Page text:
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Is there any way to get a list of files that will be committed when I type the following?

git commit -m "my changes"

git status lists too much. I could strip out all the words, but I'd rather not. And I don't want to be told about untracked files.

I've tried

git ls-files -md

but that doesn't show files that have been recently added, but not yet committed.

I'm looking for the same output you'd get from

svn status -q

For example $ svn status -q
A file.py
M dir/database.py
M start.py

share|improve this question

This is what I was looking for. Thanks to notnoop for the lead I needed. I wanted to post back my solution in case it helps others.

git diff HEAD  --name-only

Since I intended to do

git commit -s -F mesage.txt

with the files found in the first line.

My intent is to create a little system that totally ignores the index i.e. that I never need to do git add. (From what I understand, the index is useful when creating patches, which isn't by no means the norm in my workflow.)

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You can try:

git diff --name-status

I get the following:

$ git diff --name-status
M       README.markdown

Without the untracked files.

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Thanks! How did I miss that? I've been over the git commands a couple times. – gene Nov 29 '09 at 3:14
1  
This isn't correct. The question is, "what will be commited when I say git commit -m message". This gives the differences between the work tree and the cache which is closer to what won't be committed. – Charles Bailey Nov 29 '09 at 21:58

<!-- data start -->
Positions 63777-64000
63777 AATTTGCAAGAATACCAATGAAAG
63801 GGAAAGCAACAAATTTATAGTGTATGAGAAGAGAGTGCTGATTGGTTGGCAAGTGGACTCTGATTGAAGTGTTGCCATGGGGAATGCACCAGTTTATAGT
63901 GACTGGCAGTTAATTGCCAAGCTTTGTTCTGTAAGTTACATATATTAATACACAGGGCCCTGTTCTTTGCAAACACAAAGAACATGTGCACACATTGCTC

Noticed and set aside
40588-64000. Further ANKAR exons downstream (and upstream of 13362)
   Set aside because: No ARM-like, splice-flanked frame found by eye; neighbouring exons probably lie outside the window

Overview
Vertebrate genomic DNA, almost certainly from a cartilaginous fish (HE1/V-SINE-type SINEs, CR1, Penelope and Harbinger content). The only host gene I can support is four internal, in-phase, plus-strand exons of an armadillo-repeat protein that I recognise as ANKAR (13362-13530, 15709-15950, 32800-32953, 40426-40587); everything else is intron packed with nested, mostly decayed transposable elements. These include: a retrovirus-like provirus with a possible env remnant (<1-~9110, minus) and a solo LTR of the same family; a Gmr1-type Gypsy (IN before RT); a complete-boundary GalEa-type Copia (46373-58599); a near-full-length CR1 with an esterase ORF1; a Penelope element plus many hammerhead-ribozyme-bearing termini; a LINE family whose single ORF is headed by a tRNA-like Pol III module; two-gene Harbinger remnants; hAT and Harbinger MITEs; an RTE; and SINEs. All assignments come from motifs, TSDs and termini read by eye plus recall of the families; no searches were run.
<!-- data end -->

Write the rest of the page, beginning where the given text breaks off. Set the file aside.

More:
This command will tell you what files in your index/cache/staging area differ from the current HEAD (and whether they are additions, modifications or deletions) which is the changes which will be committed if you use git commit without explicit paths or the -a option. It's format is reasonably similar to the svn status output which you show.

git diff --cached --name-status
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I know OP original asked to avoid git status, but I felt this would be nice to leave for posterity (i.e other people who don't share OP's reservations).

git status --porcelain | grep -v '^[ |??]' | sed -e 's/[A-Z] *//'

My reasoning is that git status --porcelain seems like it was built for exactly this type of quandary...

source: http://git-scm.com/docs/git-status.html

EDIT: You may chose to not use sed -e 's/[A-Z] *//' if you wish to keep git's modification tags in front of each file name.

share|improve this answer
    
+1. I agree that git status --porcelain can be used in a script. I have documented as much in stackoverflow.com/a/6978402/6309, saying that "The new option [--porcelain] makes the command's native output format to emit output that is easier to handle by Porcelain." – VonC Jan 4 '14 at 20:23
    
This does not seem to list the actual files that would be pushed during a git push (and that have been staged by a git add/commmit) – Paul Oct 29 '15 at 11:49

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